A leading US education academic has warned that it would be “extremely foolish” and even damaging to student learning if NAPLAN writing tests were marked by computers next year, as education ministers across Australia back a move to online marking.
Les Perelman, an internationally renowned expert in writing assessment from the Massachusetts Institute of Technology, said a report on automated marking of NAPLAN was “so methodologically flawed and so massively incomplete” that it could not be used to justify any use of automated essay scoring of NAPLAN.
Dr Perelman was commissioned by the NSW Teachers Federation to review a report by the Australian Curriculum, Assessment and Reporting Authority (ACARA) into automated NAPLAN marking of persuasive writing tests.
ACARA’s report, released in late 2015, said a “significant body of literature” confirmed that automated essay scoring met or surpassed the quality of human markers. But Dr Perelman’s review said a major failing of the ACARA report was that it “completely ignores” any research that was critical of automated essay scoring.
“Until these critical studies are completed and carefully evaluated, it would be extremely foolish and possibly damaging to student learning to institute machine grading of the NAPLAN essay, including dual grading by a machine and a human marker,” Dr Perelman wrote.
The release of Dr Perelman’s review comes as ministers at September’s meeting of the federal Education Council gave in-principle support for NAPLAN writing tests to be marked by a computer and a human in 2018.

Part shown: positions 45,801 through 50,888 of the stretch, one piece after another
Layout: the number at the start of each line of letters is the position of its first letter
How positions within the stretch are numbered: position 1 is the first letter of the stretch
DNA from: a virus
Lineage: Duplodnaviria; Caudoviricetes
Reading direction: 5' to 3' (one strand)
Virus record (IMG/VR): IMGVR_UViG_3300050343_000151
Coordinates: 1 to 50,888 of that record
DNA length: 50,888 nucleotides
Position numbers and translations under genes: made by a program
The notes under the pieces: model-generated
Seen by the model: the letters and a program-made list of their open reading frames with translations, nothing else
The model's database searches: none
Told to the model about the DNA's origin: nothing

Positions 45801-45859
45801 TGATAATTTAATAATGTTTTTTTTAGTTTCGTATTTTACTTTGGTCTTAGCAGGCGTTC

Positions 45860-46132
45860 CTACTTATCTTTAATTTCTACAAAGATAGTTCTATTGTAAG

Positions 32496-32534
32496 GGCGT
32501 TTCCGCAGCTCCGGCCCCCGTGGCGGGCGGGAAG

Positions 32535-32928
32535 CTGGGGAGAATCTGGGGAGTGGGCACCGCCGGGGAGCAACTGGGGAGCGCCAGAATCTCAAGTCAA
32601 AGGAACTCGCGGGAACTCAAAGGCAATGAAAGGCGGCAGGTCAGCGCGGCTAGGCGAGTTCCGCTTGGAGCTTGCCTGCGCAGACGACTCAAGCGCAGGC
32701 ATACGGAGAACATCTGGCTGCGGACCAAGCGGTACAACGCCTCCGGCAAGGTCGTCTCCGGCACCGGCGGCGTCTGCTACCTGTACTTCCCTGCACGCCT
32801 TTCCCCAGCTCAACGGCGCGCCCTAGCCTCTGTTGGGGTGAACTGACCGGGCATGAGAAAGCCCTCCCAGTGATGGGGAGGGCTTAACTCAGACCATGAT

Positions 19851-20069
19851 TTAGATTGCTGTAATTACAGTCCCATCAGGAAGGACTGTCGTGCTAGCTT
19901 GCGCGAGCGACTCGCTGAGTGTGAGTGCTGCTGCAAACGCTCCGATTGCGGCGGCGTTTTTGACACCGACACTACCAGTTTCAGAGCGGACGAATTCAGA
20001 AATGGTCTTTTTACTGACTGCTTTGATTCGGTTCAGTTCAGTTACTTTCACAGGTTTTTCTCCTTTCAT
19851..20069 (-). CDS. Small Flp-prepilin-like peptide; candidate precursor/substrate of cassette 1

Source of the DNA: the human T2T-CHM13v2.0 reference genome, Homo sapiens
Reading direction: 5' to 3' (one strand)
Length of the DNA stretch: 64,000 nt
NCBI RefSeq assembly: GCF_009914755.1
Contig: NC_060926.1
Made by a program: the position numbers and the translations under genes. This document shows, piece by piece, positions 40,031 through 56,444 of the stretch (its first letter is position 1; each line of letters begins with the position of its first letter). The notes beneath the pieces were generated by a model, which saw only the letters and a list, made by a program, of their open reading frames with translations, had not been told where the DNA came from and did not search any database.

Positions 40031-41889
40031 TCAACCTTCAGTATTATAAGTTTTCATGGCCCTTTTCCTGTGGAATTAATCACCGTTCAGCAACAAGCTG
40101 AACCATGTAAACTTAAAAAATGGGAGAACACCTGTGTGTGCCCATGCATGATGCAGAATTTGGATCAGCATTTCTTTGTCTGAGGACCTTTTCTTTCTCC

Stanley Rabinowitz, general manager of assessment and reporting at ACARA, said all NAPLAN writing tasks completed online next year would be marked by a person as well as an automated scoring system.
“This is to provide reassurance that automated marking achieves scores comparable to human markers, but faster,” Dr Rabinowitz said.
Dr Rabinowitz said ACARA had done further research since the 2015 report, including work based on Dr Perelman’s research, which would be released next month.
He defended ACARA’s report and said Dr Perelman and the Teachers Federation “are known critics of automated marking systems and the report findings should be viewed with this in mind.”
The acting president of the NSW Teachers Federation, Gary Zadkovich, said parents, teachers and principals had not been consulted about the “radical plans” to move to online marking.
“The federal agency in charge of NAPLAN is rushing through with plans to have robots mark next year’s NAPLAN tests despite their justifications being discredited by world-leading research,” Mr Zadkovich said.
Mr Zadkovich urged education ministers to reject ACARA’s plan to “bring robots into the marking of extended pieces of children’s work”.
Mr Zadkovich said Dr Perelman’s report warned that computers could only detect “low grade attributes of writing” and cannot detect “the most important elements of a text”.
Automated marking can discriminate against some social groups and is even flawed when it comes to grammar checking, he said.
Robyn Cox, the president of the Primary English Teaching Association Australia, said she did not oppose the role of artificial intelligence in education but warned that its ongoing involvement in areas such as writing could have negative consequences.
“My concern is that this will serve the needs of the computer and not the needs of humanity,” Dr Cox said.
“It won’t take us long before big corporations or text book publishers start developing software or text books that prepare kids for the writing task that a computer wants to see.”
The ACARA said the number of schools taking part in the double marking had not yet been confirmed but the Education Council was told that the move will deliver a “significant increase in costs”.
The ministers also agreed to extend the timeline for all schools to transition to NAPLAN online to 2020. All year 3 students will do NAPLAN writing tasks with pencil and paper regardless of when their school moves online.